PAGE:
You've been subscribed to the Lattice Blog newsletter. You'll receive an email next time we post.
Learn more about Lattice →

Managers, Here's How to Run a One-on-One

A 1:1 meeting is an ongoing feedback strategy to keep both the manager and the employee updated on the employee’s progress, an opportunity to develop employees’ skills, and gives the employee a chance to discuss workplace challenges with their manager. Much more informal than annual performance reviews, these meetings focus on solutions to day-to-day problems as well as help an employee develop strategies of their own in the long run.

There are four elements to keep in mind when planning a 1:1 —

1. Frequency

2. Expectations

3. Format

4. Goals

Frequency

Effective communication is important in any workplace. However, many managers don’t always communicate with their employees nearly as often as they could. It’s easy to get caught up in day-to-day business and only call on employees when you need something. But calling on an employee only when you need something done is the wrong approach to managing human capital.

According to a survey cited by the Harvard Business Review, research shows the main complaints employees have about their managers is not enough communication, particularly around both positive and negative feedback, clear direction, and making time to meet with the employee.

That’s why it’s so important to schedule routine 1:1 meetings. That way, you’re not just checking in when something goes wrong or right, but habitually on a long-term basis.

For MonsterBruce Tulgan of RainmakerThinking Inc. writes that in an ideal world, a manager would meet with their employees individually on a daily basis. However, this isn’t possible, especially depending on the size of the team you manage and type of environment you work in. The key to a 1:1 is consistency. Weekly meetings are a great goal, but you can also start off with biweekly or monthly check-ins if you don’t currently hold 1:1 meetings with employees.

The best way to find time is to make time. When managing your own work schedule, save time for your employees weeks and months in advance. For instance, if you utilize Google calendar, choose to make 1:1 meetings on a recurring basis weekly, monthly, or a customized frequency. Invite your employee to the calendar event as well. The small gesture shows you’re invested in your employee’s development, even if the meeting is set a bit in advance.

Likewise, understand the consequences of cancelling a 1:1 meeting at the last minute. When you’ve already invested so much into blocking out times for your employee, they could be frustrated when you don’t deliver.

Expectations

When it comes to a 1:1, your employee runs the show. They dictate the content of the conversation and share the responsibility of setting the  agenda. Make sure they know that. Set expectations on what to discuss at these meetings by asking your employee to come prepared. For instance, ask one of the following questions at least a day before the on-on-one meeting, ideally in person, but if not, over email:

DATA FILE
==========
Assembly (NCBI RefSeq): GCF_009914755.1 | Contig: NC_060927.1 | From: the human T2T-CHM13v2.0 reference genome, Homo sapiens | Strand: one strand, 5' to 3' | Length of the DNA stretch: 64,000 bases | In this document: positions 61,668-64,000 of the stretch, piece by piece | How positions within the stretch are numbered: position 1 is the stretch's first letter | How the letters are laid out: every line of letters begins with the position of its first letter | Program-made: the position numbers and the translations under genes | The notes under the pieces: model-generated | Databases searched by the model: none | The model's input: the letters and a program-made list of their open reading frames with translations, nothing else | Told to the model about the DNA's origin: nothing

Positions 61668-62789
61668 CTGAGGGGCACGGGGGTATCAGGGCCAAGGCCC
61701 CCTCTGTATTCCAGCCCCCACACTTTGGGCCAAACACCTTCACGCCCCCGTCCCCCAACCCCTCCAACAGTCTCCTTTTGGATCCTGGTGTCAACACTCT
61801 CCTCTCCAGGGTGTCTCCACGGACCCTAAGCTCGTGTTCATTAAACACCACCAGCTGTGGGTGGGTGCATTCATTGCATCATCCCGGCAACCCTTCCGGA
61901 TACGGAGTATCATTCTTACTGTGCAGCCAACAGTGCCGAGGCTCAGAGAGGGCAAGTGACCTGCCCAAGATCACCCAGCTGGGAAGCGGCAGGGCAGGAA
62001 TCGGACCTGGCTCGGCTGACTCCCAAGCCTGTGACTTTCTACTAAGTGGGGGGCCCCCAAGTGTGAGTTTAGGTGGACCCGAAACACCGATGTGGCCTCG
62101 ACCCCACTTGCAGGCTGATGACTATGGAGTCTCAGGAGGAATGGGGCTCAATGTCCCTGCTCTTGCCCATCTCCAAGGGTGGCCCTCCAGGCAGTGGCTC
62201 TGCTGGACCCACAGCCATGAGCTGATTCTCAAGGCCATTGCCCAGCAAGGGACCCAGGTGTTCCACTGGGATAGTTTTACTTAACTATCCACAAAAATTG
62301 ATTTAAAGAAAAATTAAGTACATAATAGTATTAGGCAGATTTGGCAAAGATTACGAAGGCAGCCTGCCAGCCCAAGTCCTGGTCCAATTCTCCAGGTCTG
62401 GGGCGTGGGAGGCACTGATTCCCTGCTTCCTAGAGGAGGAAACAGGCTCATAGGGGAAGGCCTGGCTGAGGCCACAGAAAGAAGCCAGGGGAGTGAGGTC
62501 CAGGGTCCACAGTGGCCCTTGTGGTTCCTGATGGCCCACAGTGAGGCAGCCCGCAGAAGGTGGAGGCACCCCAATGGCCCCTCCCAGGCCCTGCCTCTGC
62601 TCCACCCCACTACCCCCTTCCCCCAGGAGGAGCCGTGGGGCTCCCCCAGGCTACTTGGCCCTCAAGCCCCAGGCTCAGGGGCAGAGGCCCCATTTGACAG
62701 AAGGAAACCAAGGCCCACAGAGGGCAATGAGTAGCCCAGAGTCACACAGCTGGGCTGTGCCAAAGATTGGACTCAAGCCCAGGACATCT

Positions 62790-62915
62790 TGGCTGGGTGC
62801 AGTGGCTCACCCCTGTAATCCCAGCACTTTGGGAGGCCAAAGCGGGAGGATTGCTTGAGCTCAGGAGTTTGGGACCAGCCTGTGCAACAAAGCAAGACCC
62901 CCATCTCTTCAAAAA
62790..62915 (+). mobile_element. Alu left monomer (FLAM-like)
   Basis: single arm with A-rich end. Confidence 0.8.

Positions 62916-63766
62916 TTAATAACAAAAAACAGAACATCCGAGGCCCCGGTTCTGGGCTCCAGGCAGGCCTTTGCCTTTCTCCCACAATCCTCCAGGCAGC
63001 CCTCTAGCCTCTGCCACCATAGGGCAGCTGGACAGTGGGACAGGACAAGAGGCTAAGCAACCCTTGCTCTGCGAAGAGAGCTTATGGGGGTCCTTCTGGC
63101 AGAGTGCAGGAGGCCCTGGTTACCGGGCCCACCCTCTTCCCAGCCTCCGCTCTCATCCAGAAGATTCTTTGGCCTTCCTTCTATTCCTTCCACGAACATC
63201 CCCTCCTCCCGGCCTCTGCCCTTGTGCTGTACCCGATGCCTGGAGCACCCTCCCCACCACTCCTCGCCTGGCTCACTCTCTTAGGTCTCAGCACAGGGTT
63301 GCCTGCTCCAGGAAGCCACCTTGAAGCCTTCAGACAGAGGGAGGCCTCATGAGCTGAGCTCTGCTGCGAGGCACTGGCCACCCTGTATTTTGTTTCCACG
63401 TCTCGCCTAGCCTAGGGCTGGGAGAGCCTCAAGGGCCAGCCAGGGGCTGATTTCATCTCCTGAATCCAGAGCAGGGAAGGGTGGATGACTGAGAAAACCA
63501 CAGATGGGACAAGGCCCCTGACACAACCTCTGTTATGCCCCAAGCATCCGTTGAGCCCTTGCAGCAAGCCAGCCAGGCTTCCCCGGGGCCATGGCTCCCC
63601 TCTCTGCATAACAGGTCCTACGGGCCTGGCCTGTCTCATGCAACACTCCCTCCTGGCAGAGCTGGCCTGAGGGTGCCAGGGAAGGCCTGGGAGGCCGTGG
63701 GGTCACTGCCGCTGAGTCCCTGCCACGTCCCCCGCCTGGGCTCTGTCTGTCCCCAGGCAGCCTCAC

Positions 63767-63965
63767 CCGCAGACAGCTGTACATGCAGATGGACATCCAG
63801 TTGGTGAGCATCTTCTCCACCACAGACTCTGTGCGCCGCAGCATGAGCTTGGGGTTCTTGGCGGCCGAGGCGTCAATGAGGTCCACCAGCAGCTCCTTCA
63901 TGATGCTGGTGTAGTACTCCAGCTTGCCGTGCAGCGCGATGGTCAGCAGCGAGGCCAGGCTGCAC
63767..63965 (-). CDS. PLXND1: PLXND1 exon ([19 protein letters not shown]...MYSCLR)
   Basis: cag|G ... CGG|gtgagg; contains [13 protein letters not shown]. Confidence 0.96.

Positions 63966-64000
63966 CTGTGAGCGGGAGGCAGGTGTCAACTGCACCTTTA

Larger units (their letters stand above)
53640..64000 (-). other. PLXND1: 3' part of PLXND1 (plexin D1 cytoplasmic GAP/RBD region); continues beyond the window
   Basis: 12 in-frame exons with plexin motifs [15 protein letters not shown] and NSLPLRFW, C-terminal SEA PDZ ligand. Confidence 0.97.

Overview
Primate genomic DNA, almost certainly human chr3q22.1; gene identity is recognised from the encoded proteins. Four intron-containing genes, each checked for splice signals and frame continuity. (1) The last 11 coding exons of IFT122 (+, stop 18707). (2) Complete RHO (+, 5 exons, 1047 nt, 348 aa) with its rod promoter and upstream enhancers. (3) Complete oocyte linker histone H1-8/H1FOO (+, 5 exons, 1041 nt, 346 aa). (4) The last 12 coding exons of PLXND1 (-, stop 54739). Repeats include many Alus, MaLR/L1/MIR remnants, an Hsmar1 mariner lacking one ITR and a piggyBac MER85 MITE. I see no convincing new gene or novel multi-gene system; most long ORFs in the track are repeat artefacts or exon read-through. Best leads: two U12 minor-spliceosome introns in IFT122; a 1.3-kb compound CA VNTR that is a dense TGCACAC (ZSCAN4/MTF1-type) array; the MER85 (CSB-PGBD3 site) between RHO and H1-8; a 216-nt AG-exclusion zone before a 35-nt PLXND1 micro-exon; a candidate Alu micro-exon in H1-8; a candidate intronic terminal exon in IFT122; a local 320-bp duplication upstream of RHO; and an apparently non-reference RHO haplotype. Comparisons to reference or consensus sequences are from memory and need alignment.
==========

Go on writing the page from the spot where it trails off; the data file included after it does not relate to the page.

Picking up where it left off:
Additionally, stress to your employee that 1:1 time is scarce and should be reserved for the topics you can’t discuss over digital communication. Engineering and Product Vice President at Facebook Mark Rubin suggests making a rule to bring up any discuss any topic you wouldn’t discuss amongst the team. “If it’s safe enough to be overheard — it’s not the right content for a 1:1,” he explains on Medium. “Email it, send it in Slack, discuss among the desks, say it at a meeting, anything but a 1:1.”

Format

It helps to change up the setting of these  meetings compared to other work meetings. We’ve written the case for  getting out of the office: go to a cafe, grab lunch, take a walk, or sit somewhere outdoors. The change of scenery not only boosts your health, it can also help reorient both you and your employee to the more informal, more relationship-based meeting.

To help track an employee’s progress on-the-go, take notes of your own during these meetings. These notes can be used to reference their progress in the future to illustrate their growth. This tiny detail proves to an employee you’re committed to their professional development.

Goals

The goals of these 1:1 meetings should be employee-oriented and relationship-driven. It’s your chance to focus on the employee’s needs and how they benefit the company.

For Inc., Kathy Rapp names three qualities of a relationship-based leader: practices honest and open communication, is decisive to build consensus, and thoughtfully responds to conflicts. All these qualities orient the other party—employees—in an office environment. Using these 1:1s to track progress towards long-term goals and the employee’s happiness is a management strategy to help maximize their output and keep them happy.

For instance, some employee-oriented check-in questions you can ask include:

Ultimately, the way you integrate 1:1s into your management style is up to you. 1:1s give employees the time to provide status updates on their projects to managers. But with a little extra forethought, these conversations can be great opportunities to talk to your employee about longer-term development such as career development and job satisfaction.